<title> HTML5 Image Zoom Example </title>
	<style>

.hol{
width:100%;
height:100%;
}
#trol{
text-align:center;
font-size:300%;
margin:50px 50px 50px 50px;
}
.sp{
margin:15px 15px 15px 15px;

}
#image{
position: absolute;
bottom: 0px;
left:25%;
}
</style>
	</head>
	<body onload=init()>
<script>
function init(){
var mi = document.getElementById("minus");
mi.addEventListener("click",mHandler	,false);
var pl = document.getElementById("plus");
pl.addEventListener("click",pHandler,false);
}
function mHandler(){
document.getElementById("image").style.transform="scale(2,2)";


}

function pHandler(){
document.getElementById("image").style.transform="scale(1,1)";


}
</aa>
<div id=trol>
<span id=minus class=sp><b>+</b></span>
<span id=plus class=sp><b>-</b></span>
</div>
<div id=tainer>
<img id=image src="pic.png">
</div>
	</body>
	</html>

If you load this file in your browser, two buttons (a minus and plus button) and an image are displayed. To zoom the image click on the plus button. To return the image to its normal size, click on the minus button. If the image is already zoomed, clicking on the plus button does nothing. If the image is in its normal size clicking on the minus button does nothing. We are able to achieve this effect by manipulating the image scale property.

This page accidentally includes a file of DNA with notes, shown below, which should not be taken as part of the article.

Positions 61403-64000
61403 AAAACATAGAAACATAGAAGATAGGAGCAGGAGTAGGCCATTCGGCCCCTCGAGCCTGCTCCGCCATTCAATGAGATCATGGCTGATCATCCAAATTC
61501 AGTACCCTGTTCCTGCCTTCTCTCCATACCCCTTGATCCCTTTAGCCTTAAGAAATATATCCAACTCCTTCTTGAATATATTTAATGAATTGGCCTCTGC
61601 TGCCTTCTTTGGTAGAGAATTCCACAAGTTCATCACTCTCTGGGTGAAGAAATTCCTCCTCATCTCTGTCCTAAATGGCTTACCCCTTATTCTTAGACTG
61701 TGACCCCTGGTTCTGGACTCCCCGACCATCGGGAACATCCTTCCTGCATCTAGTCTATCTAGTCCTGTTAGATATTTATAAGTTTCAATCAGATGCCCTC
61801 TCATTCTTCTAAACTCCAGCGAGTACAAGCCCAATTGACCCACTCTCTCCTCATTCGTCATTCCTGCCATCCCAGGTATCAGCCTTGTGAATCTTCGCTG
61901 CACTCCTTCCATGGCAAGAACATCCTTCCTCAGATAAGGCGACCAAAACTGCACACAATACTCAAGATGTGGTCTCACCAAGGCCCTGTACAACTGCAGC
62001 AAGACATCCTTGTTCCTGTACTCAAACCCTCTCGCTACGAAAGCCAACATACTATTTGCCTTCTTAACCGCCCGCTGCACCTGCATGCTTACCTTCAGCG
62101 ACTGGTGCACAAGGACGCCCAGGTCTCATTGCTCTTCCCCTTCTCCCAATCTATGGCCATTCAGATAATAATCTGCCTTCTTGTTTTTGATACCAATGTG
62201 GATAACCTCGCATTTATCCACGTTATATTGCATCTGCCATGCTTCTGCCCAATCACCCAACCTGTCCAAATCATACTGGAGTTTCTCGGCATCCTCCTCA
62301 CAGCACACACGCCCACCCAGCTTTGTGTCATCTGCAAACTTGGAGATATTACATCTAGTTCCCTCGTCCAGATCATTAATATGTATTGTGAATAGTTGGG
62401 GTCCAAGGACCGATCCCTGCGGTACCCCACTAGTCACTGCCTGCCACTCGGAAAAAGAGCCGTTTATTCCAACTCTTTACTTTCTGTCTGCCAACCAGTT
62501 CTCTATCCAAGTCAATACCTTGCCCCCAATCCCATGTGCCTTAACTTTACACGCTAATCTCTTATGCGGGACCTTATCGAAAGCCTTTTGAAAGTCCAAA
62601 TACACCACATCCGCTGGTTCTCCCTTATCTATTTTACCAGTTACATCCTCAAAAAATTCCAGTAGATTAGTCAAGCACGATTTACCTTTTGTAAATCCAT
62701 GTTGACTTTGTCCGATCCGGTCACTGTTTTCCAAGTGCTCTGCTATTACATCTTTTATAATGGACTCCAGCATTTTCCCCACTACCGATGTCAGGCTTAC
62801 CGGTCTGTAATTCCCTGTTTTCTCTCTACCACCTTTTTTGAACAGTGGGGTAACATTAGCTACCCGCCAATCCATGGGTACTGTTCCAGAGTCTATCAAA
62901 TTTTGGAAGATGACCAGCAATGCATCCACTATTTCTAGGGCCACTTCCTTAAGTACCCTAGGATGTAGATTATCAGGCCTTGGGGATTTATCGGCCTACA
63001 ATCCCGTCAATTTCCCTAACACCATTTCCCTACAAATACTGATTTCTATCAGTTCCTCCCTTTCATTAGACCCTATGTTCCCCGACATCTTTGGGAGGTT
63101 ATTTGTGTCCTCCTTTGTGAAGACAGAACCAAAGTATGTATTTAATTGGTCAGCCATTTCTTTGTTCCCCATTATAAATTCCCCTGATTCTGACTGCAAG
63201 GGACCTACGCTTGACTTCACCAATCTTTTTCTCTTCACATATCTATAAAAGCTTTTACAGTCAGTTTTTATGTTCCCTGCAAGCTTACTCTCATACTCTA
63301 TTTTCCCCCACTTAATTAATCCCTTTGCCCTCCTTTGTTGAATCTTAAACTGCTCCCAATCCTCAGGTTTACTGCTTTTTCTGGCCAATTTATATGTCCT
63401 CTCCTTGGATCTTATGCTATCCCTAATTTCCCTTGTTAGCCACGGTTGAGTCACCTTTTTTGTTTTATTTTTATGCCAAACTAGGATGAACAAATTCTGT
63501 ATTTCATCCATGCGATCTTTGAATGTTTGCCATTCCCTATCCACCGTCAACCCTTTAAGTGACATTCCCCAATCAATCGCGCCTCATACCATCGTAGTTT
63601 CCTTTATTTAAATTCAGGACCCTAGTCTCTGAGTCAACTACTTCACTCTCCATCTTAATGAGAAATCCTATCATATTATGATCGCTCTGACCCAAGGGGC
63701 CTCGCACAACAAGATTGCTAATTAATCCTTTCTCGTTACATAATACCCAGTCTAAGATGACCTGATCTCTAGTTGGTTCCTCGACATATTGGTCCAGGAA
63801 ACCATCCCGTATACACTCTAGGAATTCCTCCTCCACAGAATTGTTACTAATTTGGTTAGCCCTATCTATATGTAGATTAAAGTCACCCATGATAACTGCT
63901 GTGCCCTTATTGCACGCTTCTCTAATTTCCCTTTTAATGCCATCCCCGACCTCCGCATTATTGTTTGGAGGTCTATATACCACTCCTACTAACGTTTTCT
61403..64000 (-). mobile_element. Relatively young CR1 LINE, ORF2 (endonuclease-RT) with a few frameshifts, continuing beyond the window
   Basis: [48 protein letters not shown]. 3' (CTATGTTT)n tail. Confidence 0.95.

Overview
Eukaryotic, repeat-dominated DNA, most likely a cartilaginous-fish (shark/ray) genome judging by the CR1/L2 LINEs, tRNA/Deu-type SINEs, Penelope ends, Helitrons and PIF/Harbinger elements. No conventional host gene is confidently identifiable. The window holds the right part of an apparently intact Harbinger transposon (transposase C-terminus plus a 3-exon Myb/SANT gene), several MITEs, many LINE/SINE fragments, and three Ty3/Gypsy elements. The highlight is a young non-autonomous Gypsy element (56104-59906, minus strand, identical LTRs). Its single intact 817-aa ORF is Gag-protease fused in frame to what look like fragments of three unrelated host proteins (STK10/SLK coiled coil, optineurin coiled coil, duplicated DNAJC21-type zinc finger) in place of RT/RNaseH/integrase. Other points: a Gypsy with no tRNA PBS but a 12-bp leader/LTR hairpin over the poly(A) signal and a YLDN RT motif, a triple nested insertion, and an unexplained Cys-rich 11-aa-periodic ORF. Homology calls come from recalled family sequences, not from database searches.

function pHandler(){
document.getElementById("image").style.transform="scale(1,1)";//scale down the image
}

Lets look at a purely CSS example

index2.html

<!DOCTYPE html> 
<html lang=en>
	<head>
	<style>
	html, body{
	width:100%;
	height:100%;
	margin:0%;
	font-family:"helvetica","verdana","calibri", "san serif";
	overflow:visible;
	padding:0%;
	border:0%;
	}
	 
	</style>
	 		<meta charset="utf-8" />
		<meta name="viewport" content="width=device-width, initial-scale=1.0, maximum-scale=1.0, user-scalable=no, target-densitydpi=device-dpi"/>
	
	<title> HTML5 Image Zoom Example </title>
	<style>





#image{
position: absolute;
bottom: 0px;
left:25%;
}
img {
    width: 100px;
    height: 100px;
    background: white;
    -webkit-transition-property: width, height; /* Safari */